Tuesday , September 22 2020
Home / Managerial Econ / MBA’s need econ as it teaches you how to think, not what to think

MBA’s need econ as it teaches you how to think, not what to think

Summary:
Book: Range: Why Generalists Triumph in a Specialized World  Business majors performed very poorly across the board, including in economics.  Econ majors did the best overall.  Economics is a broad field by nature, and econ professors have been shown to apply the reasoning principles they've learned to problems outside their area.  Chemists, on the other hand, are extraordinarily bright, but in several studies struggled to apply scientific reasoning to nonchemistry problems.   "When he recounts his own education at the University of Chicago...[Flynn] raises his voice. "Even the best universities aren't developing critical intelligence," he told me. "They aren't giving students the tools to analyze the modern world, except in their area of specialization. Their education is too

Topics:
[email protected] (Luke Froeb) considers the following as important:

This could be interesting, too:

[email protected] (Luke Froeb) writes Homelessness, inequality, and segregation are a housing problem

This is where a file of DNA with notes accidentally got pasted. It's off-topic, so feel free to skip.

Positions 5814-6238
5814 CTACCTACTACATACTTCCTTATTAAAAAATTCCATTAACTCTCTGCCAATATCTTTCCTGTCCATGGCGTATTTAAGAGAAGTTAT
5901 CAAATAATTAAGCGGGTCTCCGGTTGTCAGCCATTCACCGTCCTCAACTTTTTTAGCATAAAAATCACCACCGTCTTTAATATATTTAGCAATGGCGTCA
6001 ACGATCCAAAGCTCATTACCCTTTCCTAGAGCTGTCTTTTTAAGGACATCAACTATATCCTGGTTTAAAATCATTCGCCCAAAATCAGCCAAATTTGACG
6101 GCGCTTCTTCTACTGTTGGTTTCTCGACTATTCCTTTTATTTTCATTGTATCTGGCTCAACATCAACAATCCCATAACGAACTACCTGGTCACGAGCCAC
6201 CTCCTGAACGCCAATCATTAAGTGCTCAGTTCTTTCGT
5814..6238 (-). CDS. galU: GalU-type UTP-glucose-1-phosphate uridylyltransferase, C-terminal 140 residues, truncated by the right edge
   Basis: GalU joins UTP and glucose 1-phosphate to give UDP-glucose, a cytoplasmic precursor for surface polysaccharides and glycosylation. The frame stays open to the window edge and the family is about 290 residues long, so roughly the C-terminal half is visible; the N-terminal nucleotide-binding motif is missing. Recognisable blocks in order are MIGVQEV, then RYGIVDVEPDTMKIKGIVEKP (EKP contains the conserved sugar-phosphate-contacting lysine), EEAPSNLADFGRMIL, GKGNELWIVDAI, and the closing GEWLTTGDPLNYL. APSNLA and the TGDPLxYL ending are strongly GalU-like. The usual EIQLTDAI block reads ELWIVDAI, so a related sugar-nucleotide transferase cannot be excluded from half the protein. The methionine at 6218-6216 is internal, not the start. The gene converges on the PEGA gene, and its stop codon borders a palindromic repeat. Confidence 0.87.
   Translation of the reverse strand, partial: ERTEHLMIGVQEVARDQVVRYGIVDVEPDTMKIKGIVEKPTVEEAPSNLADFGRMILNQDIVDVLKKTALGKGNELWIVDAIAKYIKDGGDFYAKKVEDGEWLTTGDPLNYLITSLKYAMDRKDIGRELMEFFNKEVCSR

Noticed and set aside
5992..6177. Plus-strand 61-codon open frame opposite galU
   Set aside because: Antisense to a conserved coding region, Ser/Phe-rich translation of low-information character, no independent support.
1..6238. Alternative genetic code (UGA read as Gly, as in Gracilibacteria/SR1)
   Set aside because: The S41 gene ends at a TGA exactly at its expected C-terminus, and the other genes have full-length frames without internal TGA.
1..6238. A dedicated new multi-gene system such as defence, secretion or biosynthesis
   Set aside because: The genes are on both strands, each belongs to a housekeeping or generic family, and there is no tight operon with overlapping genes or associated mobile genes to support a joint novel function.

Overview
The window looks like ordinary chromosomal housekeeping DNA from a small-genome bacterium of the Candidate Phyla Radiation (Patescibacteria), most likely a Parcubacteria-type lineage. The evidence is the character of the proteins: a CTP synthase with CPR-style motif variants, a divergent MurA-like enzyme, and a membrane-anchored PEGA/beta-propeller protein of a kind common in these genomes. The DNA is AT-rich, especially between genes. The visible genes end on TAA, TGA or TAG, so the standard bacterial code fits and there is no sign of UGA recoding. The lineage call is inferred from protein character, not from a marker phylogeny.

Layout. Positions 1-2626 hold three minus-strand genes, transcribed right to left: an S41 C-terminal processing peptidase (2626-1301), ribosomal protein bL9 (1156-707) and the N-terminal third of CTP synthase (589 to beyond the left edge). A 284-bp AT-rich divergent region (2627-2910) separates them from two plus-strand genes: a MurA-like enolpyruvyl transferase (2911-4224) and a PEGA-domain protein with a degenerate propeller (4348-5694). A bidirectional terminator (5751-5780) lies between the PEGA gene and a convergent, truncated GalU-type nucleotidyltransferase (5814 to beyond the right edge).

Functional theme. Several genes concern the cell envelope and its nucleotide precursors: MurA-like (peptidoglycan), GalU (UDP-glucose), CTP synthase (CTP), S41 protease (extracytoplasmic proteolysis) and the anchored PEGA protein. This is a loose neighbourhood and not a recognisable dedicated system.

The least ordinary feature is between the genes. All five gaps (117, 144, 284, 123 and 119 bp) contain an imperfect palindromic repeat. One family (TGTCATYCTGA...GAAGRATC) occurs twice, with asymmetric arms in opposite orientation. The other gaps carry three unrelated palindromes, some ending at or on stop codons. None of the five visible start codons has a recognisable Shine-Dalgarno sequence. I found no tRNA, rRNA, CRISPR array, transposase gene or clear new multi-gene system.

[email protected] (Luke Froeb) writes 2019 Book recommendations from the Undercover Economist

[email protected] (Luke Froeb) writes Holiday book recommendations (add your own in the comments)

[email protected] (Luke Froeb) writes Sapiens, a brief history of humankind (2015)


Business majors performed very poorly across the board, including in economics.  Econ majors did the best overall.  Economics is a broad field by nature, and econ professors have been shown to apply the reasoning principles they've learned to problems outside their area.  Chemists, on the other hand, are extraordinarily bright, but in several studies struggled to apply scientific reasoning to nonchemistry problems.  

"When he recounts his own education at the University of Chicago...[Flynn] raises his voice. "Even the best universities aren't developing critical intelligence," he told me. "They aren't giving students the tools to analyze the modern world, except in their area of specialization. Their education is too narrow." He does not mean this in the simple sense that every computer science major needs an art history class, but rather that everyone needs habits of mind that allow them to dance across disciplines.


...college departments rush to develop students in a narrow specialty area, while failing to sharpen the tools of thinking that can serve them in every area. This must change, he argues, if students are to capitalize on their unprecedented capacity for abstract thought. They must be taught to think before being taught what to think about. Students come prepared with scientific spectacles, but do not leave carrying a scientific-reasoning Swiss Army knife."


HT:  Quinn

Leave a Reply

Your email address will not be published. Required fields are marked *